I begin this post with a lifetime of memories, gratitude and love, overflowing from my heart and blurring my eyes with tears. How do I adequately share the news that I so dreaded would come? Last Friday morning, with his loving bride by his side, along with my brother and me, we witnessed my dad depart this earth. He was 69. Like so many of those we lose, I wish everyone in the world could’ve known him. I wish you could’ve personally known him. I grieve that Karolina and Gus will not really know him. I try to rationalize and remind myself how death comes to us all, how grateful I am that he is at peace. He is no longer tethered to his failing body and he is free. As believers in Christ, we are reassured that we will meet again. But the reality of the moment is still very…raw. With the queer gift of knowing his time was drawing near, we all tried to prepare. We had the unique blessing of being able to say our goodbyes, tell dad the things we always wanted him to know, and forgive each other any past wrongs. There was healing and beauty in that. And for that, I am grateful.
During his last few days, we gathered around his bed in a perpetual vigil of prayer and devotion (my dad would’ve been so proud of my mom, I sure was). We shared our favorite stories, laughed until we cried, thanked dad for a lifetime of love and lessons, sang, and released him from any earthly obligations he may have been carrying with him. I am so grateful for the Hospice nurses who so lovingly cared for my father and our family. Over and over, I was reminded of the parallels between childbirth, and heaven-birth. The laboring of the death process, and how our hand holding, rubbing his feet, and wiping his forehead seemed similar the task of midwives. Just like a baby, comfortable in the womb. They have no idea the glorious new world that awaits, but when the time comes, they are birthed into a foreign universe that they were being prepared their whole lives for. I found comfort in thinking about dad’s birth into eternal life. I would say my dad’s heavenly birth was premature, but that is just a reflection of my human attachment and limited understanding and faith. It was heart-wrenching to witness my dad suffering but I believe in power of prayer and I thank you for coming to my father’s aid in this way. I am convinced he was surrounded by angels and cushioned by the pleas on his behalf. After we received word it would be a matter of hours until he passed, we placed the kids’ teddy bears in his arms, my mom brought out her olive wood, Holy-Land made palm cross and placed it in his hand, saying “Honey, here is your key to heaven…cling to the cross and go through the door.” And, he did.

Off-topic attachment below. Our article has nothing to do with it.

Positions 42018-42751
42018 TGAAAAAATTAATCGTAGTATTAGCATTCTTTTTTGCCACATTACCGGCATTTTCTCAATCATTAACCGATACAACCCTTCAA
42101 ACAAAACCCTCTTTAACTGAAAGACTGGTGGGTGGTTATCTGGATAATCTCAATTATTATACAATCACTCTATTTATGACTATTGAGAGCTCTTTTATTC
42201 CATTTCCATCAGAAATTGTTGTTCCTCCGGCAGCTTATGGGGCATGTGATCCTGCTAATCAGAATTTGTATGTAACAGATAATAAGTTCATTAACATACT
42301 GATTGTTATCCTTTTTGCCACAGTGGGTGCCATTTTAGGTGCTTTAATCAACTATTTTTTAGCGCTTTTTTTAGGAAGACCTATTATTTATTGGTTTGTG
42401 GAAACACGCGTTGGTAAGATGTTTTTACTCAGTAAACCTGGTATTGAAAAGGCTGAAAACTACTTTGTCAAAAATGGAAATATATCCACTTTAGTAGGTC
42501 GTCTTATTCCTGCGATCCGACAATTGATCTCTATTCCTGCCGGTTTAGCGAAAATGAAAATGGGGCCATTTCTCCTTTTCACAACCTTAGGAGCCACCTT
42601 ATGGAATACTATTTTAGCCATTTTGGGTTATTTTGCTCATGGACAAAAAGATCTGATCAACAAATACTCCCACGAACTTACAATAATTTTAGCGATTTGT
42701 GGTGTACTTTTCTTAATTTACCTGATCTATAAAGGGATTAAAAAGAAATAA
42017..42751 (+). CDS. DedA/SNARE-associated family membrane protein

Philippians 3:20-21 But our citizenship is in heaven, and from it we await a Savior, the Lord Jesus Christ, who will transform our lowly body to be like his glorious body, by the power that enables him even to subject all things to himself
I sing in grief, I sing through tears, but I sing that the Lord is GOOD. Great is thy faithfulness. How can I be anything other than overjoyed at being my father’s little girl? I celebrate him and know that my dad will live on in the personality of the boys, our “Dad-isms” and even through his grandson’s name: Augustine Lawrence.
“At the father’s death, he will seem not dead, since he leaves after him one like himself,
Whom he looks upon life with joy, and even in death, without regret.” -Sirach 30: 4
Thank you on behalf of our entire family for the many kind words, prayers, meals and hugs. With the love of so many of you, I feel it is a glimpse of heaven on earth, and especially right now… heaven is where our heart is. God bless you all.